Research: AWS Edges Ahead in Cloud Database Management Systems
Research firm Gartner's "Magic Quadrant" series of reports on cloud database management systems has long seen a crowded "Leaders" field populated with the usual cast of cloud giants and wannabes, but this year AWS has slightly edged ahead of the pack.
"AWS is the world's largest cloud database service provider by revenue, coming to this leading position barely a decade after the first of these services were introduced," says the new Magic Quadrant for Cloud Database Management Systems report. "AWS has the underlying infrastructure to support its leading position, and includes the largest base of production users in the industry."
The graphics below show show how AWS has edged into the lead since the 2021 report, now topping both the "Ability to Execute" and "Completeness of Vision" axes.
AWS trumpeted its ascension and inclusion as a "Leader" for the eighth straight year in its own blog post.
Overall, Gartner's report points to a maturing cloud DBMS space, with the reports market overview stating, "There has been a general lifting of capabilities across the market. Whereas in the last two to three years, the emphasis has been moving to the cloud, often with basic capability, this last year has seen a marked maturing of the majority of offerings."
The report also includes several bulleted data points:
- By 2025, 90 percent of new data and analytics deployments will be through an established data ecosystem, causing consolidation across the data and analytics market.
- Through 2024, organizations that adopt aggressive metadata analysis across their complete data management environment will decrease time to delivery of new data assets to users by as much as 70 percent.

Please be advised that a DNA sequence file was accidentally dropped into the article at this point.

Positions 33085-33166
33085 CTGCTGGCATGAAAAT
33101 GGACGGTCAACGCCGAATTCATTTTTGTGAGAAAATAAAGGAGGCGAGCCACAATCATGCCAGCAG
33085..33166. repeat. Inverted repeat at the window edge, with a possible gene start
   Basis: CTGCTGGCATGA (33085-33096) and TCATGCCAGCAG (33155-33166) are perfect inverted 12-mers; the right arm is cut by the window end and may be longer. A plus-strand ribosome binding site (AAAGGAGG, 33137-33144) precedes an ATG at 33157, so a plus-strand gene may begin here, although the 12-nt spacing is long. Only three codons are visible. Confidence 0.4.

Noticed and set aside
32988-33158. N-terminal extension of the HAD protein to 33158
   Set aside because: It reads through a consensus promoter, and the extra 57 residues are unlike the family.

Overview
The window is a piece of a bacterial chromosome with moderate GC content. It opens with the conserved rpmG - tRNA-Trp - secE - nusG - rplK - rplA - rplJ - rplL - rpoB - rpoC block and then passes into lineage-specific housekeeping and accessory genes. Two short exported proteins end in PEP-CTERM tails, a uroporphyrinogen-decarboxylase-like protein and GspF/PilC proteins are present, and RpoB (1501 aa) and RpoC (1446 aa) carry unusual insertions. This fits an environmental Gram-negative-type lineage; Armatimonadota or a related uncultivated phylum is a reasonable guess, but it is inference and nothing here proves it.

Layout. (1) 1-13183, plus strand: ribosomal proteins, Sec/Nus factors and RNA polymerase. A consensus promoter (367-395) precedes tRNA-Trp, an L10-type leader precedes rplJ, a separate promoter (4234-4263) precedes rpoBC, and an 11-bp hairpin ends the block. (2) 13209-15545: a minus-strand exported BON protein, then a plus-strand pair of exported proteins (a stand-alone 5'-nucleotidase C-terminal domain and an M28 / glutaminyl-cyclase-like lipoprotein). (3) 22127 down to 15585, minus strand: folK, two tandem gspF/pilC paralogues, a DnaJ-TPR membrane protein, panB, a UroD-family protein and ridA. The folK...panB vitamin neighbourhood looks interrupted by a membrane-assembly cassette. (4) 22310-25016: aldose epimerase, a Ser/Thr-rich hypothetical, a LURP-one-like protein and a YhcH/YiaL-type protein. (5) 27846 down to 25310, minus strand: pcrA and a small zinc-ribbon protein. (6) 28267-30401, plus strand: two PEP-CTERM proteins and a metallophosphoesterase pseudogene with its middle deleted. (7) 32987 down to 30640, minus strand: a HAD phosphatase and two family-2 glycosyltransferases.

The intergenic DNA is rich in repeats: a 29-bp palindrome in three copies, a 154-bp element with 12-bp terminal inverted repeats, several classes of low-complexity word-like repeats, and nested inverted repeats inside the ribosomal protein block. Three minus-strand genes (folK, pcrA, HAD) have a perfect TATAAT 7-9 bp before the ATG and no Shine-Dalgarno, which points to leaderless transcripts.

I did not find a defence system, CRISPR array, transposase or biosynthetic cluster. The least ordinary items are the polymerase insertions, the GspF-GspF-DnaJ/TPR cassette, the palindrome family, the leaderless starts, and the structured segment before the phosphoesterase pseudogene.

- The overall database management system (DBMS) market saw strong growth of 22.3 percent in 2021 to reach $80.3 billion.
- The 2021 growth in this market is an expansion of its 2020 growth of 17.1 percent, and exceeds the overall software market growth rate of 16 percent.
- The overall DBMS market is on course to be a $100 billion market by 2023. This was primarily driven by cloud database platform as a service (dbPaaS), whose share has reached nearly 50 percent of the overall 2021 market.
- For 2021, greater than 84 percent of the overall DBMS market growth came from dbPaaS.
- Database software now accounts for 12.9 percent of the overall software market.
Continuing to explain the market's maturation, Gartner said: "In prior years, for analytical databases, the ability to access remote databases, invoke machine learning, incorporate low-code capability, provide efficient workload management and operate multimodel were seen as advanced -- yet now they are standard parts of many offerings. For operational systems, the ability to do distributed transactions across many processors and geographic areas and to take advantage of hyperscale architectures is now normal. For both types of systems, elastic scalability, SQL support (including for nonrelational databases) and the ability to mix operational and analytical working is becoming business as usual. Thus, all enterprises now have easier access to a wide range of database capabilities."